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Posted by on Sep 21, 2012 in Science |

Canada prepares the flight of the first aircraft to use biofuel in their engines

Canada prepares the flight of the first aircraft to use biofuel in their engines

One of the points they have in common data centers and industry is that both have a similar environmental impact since, in both cases, the emissions of greenhouse gas (or carbon footprint) amounts to 2% of global emissions. For the technology industry, companies like Google (which accounts for 0.01% of global electricity consumption ) are committed to clean energy and optimize the energy consumption of their data centers, the aviation sector seems increasingly sensitive gas emission reduction and is preparing the first flight of an aircraft that will use biofuels .

Through a public-private consortium, Canada will take off the month of October, the first to use to power their engines. The news is quite interesting and can be a way to reduce the environmental impact of the aviation industry as one of the most interesting details of this biofuel is that it is 100% vegetable mixed with fossil fuels (kerosene in this case).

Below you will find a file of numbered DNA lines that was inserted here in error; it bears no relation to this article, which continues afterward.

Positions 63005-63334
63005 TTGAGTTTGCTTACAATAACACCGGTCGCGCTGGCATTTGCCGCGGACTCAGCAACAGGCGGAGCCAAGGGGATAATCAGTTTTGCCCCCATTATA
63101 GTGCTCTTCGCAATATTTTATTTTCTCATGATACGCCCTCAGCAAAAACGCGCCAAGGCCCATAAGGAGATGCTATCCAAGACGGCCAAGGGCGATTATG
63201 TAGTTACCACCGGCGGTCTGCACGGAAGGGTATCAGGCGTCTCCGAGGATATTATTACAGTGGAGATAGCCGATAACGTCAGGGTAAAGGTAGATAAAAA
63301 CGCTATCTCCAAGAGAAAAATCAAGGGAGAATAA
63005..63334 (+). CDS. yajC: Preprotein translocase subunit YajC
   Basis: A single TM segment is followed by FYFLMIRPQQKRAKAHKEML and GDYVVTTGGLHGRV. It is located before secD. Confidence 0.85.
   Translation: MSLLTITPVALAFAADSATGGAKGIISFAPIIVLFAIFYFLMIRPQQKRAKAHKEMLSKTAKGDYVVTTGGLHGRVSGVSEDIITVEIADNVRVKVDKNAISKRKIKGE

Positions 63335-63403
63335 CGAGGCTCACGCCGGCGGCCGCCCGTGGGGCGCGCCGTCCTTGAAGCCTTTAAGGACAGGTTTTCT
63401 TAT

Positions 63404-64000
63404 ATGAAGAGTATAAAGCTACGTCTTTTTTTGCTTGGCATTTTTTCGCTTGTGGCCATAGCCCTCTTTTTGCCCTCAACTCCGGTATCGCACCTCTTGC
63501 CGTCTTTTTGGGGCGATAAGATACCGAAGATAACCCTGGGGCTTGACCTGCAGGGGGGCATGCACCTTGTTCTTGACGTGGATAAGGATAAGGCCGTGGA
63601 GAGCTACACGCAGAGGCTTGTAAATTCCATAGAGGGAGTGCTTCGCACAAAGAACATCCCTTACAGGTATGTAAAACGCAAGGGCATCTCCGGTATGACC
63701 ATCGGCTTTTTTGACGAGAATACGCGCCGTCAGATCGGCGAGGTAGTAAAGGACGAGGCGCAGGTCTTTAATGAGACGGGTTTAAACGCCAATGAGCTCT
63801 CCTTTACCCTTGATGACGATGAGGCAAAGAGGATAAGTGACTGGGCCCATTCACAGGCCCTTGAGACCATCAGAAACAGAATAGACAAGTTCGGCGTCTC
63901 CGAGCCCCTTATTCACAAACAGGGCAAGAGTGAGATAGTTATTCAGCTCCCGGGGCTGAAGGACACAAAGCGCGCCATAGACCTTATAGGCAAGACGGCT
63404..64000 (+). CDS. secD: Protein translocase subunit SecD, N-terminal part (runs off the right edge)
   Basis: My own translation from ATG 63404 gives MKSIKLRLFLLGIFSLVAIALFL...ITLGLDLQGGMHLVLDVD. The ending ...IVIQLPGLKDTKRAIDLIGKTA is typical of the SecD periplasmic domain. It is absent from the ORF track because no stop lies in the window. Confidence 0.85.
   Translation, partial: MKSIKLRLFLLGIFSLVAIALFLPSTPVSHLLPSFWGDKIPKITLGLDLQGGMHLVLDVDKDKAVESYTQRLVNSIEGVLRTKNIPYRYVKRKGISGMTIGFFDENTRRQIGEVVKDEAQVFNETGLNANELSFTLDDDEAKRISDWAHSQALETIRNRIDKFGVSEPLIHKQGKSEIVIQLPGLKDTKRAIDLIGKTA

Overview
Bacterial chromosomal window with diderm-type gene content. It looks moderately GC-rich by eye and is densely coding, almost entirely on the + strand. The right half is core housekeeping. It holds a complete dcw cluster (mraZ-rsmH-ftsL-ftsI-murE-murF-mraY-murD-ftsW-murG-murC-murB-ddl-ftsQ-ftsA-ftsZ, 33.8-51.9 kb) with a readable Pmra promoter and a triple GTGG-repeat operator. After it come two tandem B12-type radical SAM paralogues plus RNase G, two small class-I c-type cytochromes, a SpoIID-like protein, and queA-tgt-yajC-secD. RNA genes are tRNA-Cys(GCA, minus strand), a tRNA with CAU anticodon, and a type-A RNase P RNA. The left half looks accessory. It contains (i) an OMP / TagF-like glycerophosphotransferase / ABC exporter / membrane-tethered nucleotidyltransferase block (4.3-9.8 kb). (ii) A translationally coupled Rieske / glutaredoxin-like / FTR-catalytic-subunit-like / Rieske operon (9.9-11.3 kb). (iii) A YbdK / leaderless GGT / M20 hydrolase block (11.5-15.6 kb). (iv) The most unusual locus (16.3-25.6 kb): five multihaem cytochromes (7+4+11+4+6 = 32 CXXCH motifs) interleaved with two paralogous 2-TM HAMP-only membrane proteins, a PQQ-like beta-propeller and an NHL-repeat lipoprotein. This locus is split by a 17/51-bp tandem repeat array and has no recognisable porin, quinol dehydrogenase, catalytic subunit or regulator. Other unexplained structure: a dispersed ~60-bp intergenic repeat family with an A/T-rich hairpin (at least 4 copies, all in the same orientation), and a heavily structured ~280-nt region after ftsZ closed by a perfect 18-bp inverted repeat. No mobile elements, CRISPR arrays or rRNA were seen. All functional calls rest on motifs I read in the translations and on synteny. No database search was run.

This is the first time that a plane uses a fuel that is 100% renewable and also meets the fuel specifications for aircraft

Since the fuel is 100% organic, perhaps the medium to long term could replace the currently used kerosene and lessen the environmental impact of commercial flights or transport biofuels but also has its darker side. In this case, 40 farms (totaling an area of nearly 2,500 hectares) of Canada had to be used to grow oil crops (such as soya, sunflower or palm) with which generate this fuel.

Indeed, the need for large farms for the development of these fuels is the darkest part of this model. Many countries are destroying natural areas to accommodate large cornfields and soybeans to supply biofuel plants and, ultimately, destroy natural areas in these estates more to prejudice my own environmental contamination of petroleum fuels.

In the end everything depends on good management and an efficient policy not detrimental to natural areas nor detriment of consumers (controlling that plantations have traditionally focused on food production continue in the same line and not turn to biofuels seeking immediate benefits) and, indeed, there is no denying that this type of research is a good step towards sustainable development.

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